The King's Marriage
Henry the Third, at this time influenced by the devotional spirit of the age, had resolved on an expedition to the Holy Land; and in order to secure . tranquillity to his dominions on the side of Scotland, the marriage formerly agreed on, between his daughter Margaret and the young Scottish king, was solemnized at York on Christmas day, with much splendour and dignity. The guests at the bridal were the King and Queen of England; Mary de Couci queen-dowager of Scotland, who had come from France, with a train worthy of her high rank ; the nobility, and the dignified clergy of both countries, and in their suite a numerous assemblage of vassals. A thousand knights, in robes of silk, attended the bride on the morn of her nuptials; and after some days spent in tournaments, feasting, and other circumstances of feudal revelry, the youthful couple, neither of whom had reached their eleventh year, set out for Scotland. "Were I," says Mathew Paris, in one of those bursts of monastic eloquence which diversify his annals, "to explain at length the abundance of the feasts, the variety and the frequent changes of the vestments, the delight and the plaudits occasioned by the jugglers, and the multitude of those who sat down to meat, my narrative would become hyperbolical, and might produce irony in the hearts of the absent. I shall only mention, that the archbishop, who, as the great Prince of the North, showed himself a most serene host to all comers, made a donation of six hundred oxen, which were all spent upon the first course; and from this circumstance, I leave you to form a parallel judgment of the rest.In the midst of these festivities, a circumstance of importance occurred. When Alexander performed homage for the lands which he held in England, Henry, relying upon the facility incident to his age, artfully proposed that he should also render fealty for his kingdom of Scotland. But the boy, either instructed before-hand, or animated with a spirit and wisdom above his years, replied, "That he had come into England upon a joyful and pacific errand, and that he would not treat upon so arduous a question without the advice of the states of his kingdom upon which the king dissembled his mortification, and the ceremony proceeded.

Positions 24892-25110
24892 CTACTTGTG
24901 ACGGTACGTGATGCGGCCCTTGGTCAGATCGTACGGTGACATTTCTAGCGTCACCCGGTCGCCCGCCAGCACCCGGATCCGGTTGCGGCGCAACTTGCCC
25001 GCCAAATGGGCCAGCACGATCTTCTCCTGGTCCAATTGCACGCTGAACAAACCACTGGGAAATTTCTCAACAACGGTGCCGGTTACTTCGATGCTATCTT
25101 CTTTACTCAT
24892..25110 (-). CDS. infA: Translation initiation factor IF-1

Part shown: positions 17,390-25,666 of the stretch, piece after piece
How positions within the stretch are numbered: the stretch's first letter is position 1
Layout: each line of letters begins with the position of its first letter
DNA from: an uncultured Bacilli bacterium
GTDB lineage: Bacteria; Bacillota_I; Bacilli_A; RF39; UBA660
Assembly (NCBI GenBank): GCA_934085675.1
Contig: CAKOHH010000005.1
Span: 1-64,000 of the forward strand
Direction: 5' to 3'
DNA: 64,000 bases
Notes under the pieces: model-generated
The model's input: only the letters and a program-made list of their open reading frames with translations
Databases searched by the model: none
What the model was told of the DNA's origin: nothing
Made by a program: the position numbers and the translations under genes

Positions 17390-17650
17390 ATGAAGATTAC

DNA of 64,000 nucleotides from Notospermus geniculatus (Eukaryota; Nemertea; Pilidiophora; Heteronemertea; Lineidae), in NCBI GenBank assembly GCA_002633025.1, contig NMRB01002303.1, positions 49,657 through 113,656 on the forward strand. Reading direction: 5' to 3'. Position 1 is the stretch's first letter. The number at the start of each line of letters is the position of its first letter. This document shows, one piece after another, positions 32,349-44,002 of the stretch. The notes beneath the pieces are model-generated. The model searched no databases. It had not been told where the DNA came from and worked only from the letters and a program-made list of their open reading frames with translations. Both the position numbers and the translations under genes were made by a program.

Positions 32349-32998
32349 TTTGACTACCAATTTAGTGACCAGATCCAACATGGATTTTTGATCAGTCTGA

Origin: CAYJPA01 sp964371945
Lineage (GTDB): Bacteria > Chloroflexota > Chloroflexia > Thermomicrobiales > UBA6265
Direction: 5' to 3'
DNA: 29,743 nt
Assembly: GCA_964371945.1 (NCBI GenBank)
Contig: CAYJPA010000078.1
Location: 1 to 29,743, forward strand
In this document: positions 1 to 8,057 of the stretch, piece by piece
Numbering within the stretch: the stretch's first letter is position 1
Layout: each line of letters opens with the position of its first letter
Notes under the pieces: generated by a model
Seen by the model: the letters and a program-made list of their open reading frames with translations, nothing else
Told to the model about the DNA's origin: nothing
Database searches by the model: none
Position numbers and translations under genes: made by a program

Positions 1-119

Alan Durward, who, as High Justiciar, was the Scottish king's, chief counsellor, had married the natural sister of Alexander; and, during the rejoicings at York, was accused, by Comyn earl of Menteith and William earl of Mar, of a design against the crown. The ground on which this accusation rested, was an attempt of Durward, in which he was seconded by the Scottish chancellor,to procure from the court of Rome the legitimation of his wife, in order, said his accusers, that his children should succeed to the crown, if the king happened to die without heirs. From the ambitious and intriguing character of Durward, this story probably had some foundation in fact, and certain persons who were accused, actually fled from York; upon which Henry made a now appointment of guardians to the young king, at the head of whom were placed the Earls of Menteith and Mar.